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Iran Analysis: Supreme Leader = Machiavelli? (Sadjadpour)

Khamenei's inflexibility has so far served him well. His unwillingness to bend, however, has made it more likely that the Islamic Republic itself will have to break. As a young advisor to opposition leader Mehdi Karoubi recently told me, "We don't want a revolution; we've seen how it turns the country upside down. But they're giving us no other choice."

Machiavelli died in 1527, distrusted by all sides and disliked by the people he aimed to serve. It would be poetic justice if one of his most practiced disciples suffered the same fate.

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Iran Special Analysis: 5 Points for Discussion of the "New Green Manifesto"

UPDATE 1920 GMT: insideIRAN has posted a copy of the Persian version of the "New Green Manifesto"

"Cells" need outlets and actions to represent them not as isolated pockets of activists but as part of a large, widespread challenge to those who claim authority. Mousavi and Karroubi also put forth a self-serving naivete on this issue: "We are the Media" is an essential call, but it has to be connected to representatives --- students, politicians, lawyers, advocates of gender rights, unionists, and other activists --- who can put out a message with resonance. 

So far the "New Green Manifesto" is reliant on that wider appeal through an overseas site with a "niche" readership. And that for the moment --- as the representatives' latest statement highlights, with its narrow response to critics abroad --- limits any impact of the "several recommendations for the reform and strengthening of the Green Movement".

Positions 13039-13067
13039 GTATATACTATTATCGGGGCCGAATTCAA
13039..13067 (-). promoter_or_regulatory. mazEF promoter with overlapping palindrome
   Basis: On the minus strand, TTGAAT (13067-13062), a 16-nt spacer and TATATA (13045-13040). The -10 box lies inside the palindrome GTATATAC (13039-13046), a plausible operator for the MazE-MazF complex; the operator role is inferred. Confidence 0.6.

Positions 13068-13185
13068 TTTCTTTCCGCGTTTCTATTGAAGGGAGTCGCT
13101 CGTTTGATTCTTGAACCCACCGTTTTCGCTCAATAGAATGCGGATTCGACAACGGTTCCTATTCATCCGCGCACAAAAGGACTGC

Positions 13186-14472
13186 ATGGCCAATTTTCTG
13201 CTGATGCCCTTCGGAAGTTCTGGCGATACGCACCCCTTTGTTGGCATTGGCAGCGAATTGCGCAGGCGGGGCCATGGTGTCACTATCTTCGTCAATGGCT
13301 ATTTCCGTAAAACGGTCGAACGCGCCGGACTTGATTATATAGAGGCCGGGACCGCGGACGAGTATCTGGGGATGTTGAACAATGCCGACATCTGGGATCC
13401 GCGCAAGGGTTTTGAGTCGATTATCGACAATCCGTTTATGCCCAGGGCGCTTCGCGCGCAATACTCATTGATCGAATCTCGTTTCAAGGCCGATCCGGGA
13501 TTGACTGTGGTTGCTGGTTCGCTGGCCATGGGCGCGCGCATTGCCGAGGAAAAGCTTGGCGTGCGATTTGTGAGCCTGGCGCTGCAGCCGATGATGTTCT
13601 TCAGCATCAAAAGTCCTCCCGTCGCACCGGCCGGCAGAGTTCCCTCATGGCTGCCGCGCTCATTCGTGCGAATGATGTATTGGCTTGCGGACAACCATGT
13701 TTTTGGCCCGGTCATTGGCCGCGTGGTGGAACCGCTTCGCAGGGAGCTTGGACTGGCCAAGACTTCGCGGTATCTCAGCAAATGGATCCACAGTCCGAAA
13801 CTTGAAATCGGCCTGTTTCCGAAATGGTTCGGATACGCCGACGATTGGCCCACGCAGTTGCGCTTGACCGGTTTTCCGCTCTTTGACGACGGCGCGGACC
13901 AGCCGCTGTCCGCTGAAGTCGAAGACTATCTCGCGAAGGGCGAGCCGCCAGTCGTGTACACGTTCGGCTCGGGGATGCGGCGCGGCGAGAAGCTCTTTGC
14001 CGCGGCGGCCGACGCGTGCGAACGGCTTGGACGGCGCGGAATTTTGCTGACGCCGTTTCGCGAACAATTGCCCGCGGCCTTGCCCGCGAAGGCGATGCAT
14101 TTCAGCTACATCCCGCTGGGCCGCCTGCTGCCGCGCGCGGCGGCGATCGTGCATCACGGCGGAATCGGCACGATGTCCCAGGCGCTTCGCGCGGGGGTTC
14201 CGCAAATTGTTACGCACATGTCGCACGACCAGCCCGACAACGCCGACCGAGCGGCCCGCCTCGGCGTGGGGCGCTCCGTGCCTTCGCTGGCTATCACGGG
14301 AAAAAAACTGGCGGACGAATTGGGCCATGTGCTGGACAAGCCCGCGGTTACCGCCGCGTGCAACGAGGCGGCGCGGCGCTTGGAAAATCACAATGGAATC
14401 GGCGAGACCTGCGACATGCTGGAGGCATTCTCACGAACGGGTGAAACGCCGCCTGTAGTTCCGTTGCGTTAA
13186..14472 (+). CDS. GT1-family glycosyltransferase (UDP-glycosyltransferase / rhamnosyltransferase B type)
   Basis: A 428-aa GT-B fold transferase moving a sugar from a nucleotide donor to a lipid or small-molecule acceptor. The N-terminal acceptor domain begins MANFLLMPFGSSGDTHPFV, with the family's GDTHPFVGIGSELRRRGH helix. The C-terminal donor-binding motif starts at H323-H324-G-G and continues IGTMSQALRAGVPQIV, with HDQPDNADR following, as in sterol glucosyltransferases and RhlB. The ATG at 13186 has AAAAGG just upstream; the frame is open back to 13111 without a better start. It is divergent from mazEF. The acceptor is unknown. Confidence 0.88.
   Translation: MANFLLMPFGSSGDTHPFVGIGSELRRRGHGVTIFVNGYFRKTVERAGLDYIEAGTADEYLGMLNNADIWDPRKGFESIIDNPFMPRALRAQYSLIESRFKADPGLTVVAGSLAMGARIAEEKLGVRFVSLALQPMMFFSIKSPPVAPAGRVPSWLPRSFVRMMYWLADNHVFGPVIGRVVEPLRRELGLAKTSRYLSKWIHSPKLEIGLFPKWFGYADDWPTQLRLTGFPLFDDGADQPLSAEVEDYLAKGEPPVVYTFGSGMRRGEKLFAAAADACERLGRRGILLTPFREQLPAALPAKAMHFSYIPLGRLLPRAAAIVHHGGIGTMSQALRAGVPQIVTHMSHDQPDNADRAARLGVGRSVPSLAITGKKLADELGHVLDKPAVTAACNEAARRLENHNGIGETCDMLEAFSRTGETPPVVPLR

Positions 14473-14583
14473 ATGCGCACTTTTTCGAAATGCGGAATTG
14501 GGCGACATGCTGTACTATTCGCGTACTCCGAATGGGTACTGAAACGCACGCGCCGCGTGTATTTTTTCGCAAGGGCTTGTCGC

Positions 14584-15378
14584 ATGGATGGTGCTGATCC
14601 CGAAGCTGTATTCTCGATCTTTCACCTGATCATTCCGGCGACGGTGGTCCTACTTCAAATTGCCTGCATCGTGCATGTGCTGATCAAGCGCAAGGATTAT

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Iran Special: An Open Letter to the Authors of the "New Green Manifesto" (Lissnup)

What has always been missing is a clear understanding and definition of what the Green Movement is, and an accepted goal. The initial declaration of pluralism and the rejection of leadership in the classic or accepted sense created a dilemma: protecting individuals with actual authority, but leaving the movement vulnerable to manipulation by insinuation. The original unifying goal of reclaiming stolen votes has not been successfully replaced. All attempts to redefine the movement on an intellectual level – as being for reform, or for secular democracy, or regime overthrow, etc, have dissolved into disagreement. The good news is, it can be achieved, through careful planning, consultation, and constructive organisation.

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The Latest from Iran (13 July): The Opposition Re-Marks Its Ground

1700 GMT: Economy Watch. Ayande News reviews the increasing price of basics, from 350% for oil to 180% for food.

An EA source said today that, in some parts of Tehran, the price of sangak flatbread has risen from 100 tomans (less than 10 cents) to 1000 tomans (about 90 cents). He confirmed that both unemployment and inflation were rising sharply.

1655 GMT: Supreme Leader Brother's Watch. Seyed Hadi Khamenei, the reformist brother of Ayatollah Khamenei, has asked, "How do you expect us to participate in elections?" He said there had been thousands of hours of insults against reformists which had not been possible to answer.

1650 GMT: Supreme Leader Watch. Ali Saeedi, the representative of Ayatollah Khamenei to the Revolutionary Guards, has said that people can change government but not the system of velayat-e faqih (clerical supremacy) --- "If they choose what God wants, it's OK."